Before our local Pride events, a friend contacted me – she’s a journalist and was working on a piece about the intersection of queer and Black identities. She wanted to know if any of our AMPLIFY contributors might be interested in talking with her (because she gets the point of AMPLIFY – to signal boost voices that aren’t at the table.) Several did. Last night she mentioned to me the folks with whom she hasn’t yet connected. And I told her that they were probably on the Parkway East at that moment as part of the protests about the officer related shooting of 17-year-old Antwon Rose.
This video contains graphic content of the shooting of Antwon.
That was an intersection of Black and queer identity that a lot of white folks overlook, dismiss, and erase. The reporter won’t. And it isn’t my place to explain, simply to signal boost what my friends who are QTPOC are telling me. I do want to repeat one thing that Jasiri X told the attendees of a First Amendment conference yesterday – he specifically asked local journalists to support the woman who recorded and shared the shooting incident. I don’t know her name. I don’t know her identity. But Jasiri asked us to support her because her community journalism documented a terrible moment that needs to be viewed. I’m going to reach out to 1Hood to see if there are concrete things he had in mind.
I want to take a moment to lift up three people in particular who played critical roles in the actions on Thursday, June 21, 2018. Three queer Black people who have repeatedly put their lives on the line to demand justice. They require and deserve our attention and respect for reminding us that when we say #BlackLivesMatter, we are also saying the #BlackLGBTQLivesMatter.
(Links to help are at the bottom of this post)
Christian Carter is a Pittsburgh-based activist and a Black gay man. He’s a recent graduate of CAPA and has been involved in lots of organizing efforts for youth and the general community. Christian read aloud a poem written by Antwon Rose. during a rally at the City County Building on Thursday. He’s also been active in other actions, including both street actions and is now at the Allegheny County DA’s office with other protestors. Christian is 18 years old. His voice is in this clip. He spoke Antwon’s words.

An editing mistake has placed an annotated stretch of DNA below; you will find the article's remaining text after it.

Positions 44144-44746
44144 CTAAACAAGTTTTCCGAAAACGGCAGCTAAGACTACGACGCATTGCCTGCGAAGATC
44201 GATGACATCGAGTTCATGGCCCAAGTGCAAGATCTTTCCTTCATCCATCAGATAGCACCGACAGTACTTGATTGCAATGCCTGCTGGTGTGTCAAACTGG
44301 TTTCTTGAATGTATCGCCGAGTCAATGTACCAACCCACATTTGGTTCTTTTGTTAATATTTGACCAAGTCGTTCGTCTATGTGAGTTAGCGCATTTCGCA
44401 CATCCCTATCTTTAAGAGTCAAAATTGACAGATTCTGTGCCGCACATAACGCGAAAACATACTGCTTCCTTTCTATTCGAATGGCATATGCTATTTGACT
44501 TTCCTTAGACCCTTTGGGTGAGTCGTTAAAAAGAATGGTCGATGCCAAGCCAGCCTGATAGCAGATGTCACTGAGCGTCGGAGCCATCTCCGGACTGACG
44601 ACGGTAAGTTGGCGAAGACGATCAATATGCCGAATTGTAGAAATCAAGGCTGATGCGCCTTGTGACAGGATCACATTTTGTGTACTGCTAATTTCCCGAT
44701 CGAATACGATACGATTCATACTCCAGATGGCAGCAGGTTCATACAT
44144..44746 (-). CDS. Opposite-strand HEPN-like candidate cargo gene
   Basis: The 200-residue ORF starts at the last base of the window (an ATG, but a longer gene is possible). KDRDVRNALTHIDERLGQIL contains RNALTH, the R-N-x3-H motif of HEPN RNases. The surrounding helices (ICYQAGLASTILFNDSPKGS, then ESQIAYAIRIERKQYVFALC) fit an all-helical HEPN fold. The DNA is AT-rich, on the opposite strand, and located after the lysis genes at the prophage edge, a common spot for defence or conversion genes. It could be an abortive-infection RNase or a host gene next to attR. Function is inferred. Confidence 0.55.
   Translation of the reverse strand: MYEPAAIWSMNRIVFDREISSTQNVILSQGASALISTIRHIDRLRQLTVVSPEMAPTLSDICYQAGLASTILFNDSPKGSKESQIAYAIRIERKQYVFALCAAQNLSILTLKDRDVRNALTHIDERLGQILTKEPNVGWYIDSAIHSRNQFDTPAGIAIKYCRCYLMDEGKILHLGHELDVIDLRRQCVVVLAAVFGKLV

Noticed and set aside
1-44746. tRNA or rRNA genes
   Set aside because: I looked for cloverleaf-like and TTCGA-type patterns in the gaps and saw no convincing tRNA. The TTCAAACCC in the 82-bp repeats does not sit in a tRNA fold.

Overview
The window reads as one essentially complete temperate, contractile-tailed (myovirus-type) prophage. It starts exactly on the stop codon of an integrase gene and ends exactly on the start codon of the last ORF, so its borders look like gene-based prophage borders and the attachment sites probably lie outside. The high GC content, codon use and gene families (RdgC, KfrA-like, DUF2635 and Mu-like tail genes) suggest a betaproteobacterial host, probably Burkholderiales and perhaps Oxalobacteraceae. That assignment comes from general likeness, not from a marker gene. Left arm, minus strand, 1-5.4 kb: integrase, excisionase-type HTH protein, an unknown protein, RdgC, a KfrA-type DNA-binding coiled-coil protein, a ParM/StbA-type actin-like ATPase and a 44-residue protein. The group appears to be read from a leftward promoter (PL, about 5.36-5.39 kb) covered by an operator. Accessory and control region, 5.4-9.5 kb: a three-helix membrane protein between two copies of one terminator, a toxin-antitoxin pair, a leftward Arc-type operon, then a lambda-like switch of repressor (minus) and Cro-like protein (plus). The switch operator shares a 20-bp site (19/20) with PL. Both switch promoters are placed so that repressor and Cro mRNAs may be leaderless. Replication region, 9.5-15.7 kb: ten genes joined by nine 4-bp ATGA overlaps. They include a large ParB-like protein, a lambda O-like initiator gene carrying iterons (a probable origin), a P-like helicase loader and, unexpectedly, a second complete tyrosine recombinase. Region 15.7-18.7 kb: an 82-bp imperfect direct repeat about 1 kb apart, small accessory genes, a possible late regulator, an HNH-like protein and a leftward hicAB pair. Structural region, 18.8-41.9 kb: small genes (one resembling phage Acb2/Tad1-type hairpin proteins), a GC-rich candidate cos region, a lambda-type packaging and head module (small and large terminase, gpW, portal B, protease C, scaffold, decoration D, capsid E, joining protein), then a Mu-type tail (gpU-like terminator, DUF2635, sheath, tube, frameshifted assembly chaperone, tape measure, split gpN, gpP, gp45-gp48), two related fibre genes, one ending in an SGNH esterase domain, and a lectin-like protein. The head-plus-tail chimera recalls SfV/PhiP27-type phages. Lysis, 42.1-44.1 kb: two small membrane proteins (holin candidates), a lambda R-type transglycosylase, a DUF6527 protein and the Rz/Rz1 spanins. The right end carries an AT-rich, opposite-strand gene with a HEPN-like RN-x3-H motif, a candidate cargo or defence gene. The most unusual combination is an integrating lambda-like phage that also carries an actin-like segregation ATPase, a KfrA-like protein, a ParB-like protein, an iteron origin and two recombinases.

A poem read to the crowd, written by Antwon Rose Jr. pic.twitter.com/RFZVf2erNR
— Paula Reed Ward (@PaulaReedWard) June 21, 2018
Ciora Thomas is a Black trans woman from Pittsburgh and the executive director of Sisters Pgh. She’s also the founder and organizer of the People’s Pride. Last night, Ciora was arrested on the Parkway East during the final moments of the protests. She’s since been released after being briefly detained at the Allegheny County Jail. Ciora contributed her story via our AMPLIFY project a few years ago. She risked going to jail, she went to jail, as a Black trans woman to speak for the voiceless. When I read that, I wasn’t surprised in the least and I was momentarily terrified for her until I saw she was released. She stopped trucks in their tracks and in the video below specifically mentions other Black queer organizers who were present.
Amber L Sloan is Homewood born and raised. She’s the founder of M.A.D.E. I.T. which works with youth in Homewood and Pittsburgh. She’s been working tirelessly all week to provide logistical support for the actions and has a powerful social media presence to keep people informed of where their energies are needed at any given time. She’s fearless and fierce. Amber is a Black lesbian. She’s reminding us that Jimmy Wopo was also murdered this week along with an as of yet unidentified 19-year-old Black woman who was shot in Homestead last night. Follow her on Facebook to stay informed on formal actions and lots of informal conversation. Amber was an early contributor to the AMPLIFY project; read her Q&A.
I spoke with Amber this morning. She asked me to ask YOU to donate bottled water and Gatorade to support the protestors at their upcoming actions. They will also need food. She did not disclose any details to me at this point so they could literally be anywhere in the region tonight or tomorrow or throughout the weekend.
So, please gather your resources and step up to support those who are stepping OUT to demand justice. If you are at the store today, pick up some bottled water and/or Gatorade and be prepared to take it to the protests tonight. I’m trying to find out if there are any drop-off spots or links to send direct funds. I’ll update this post as I find that information.
You can donate directly to Ciora via Paypal to support her work.
You can donate to a crowdfund to pay for Antwon’s funeral and memorial efforts.
Support the expansion of AMPLIFY into the Northside’s 18 neighborhoods. Your donation will be matched 100% by The Buhl Foundation. Thank you!
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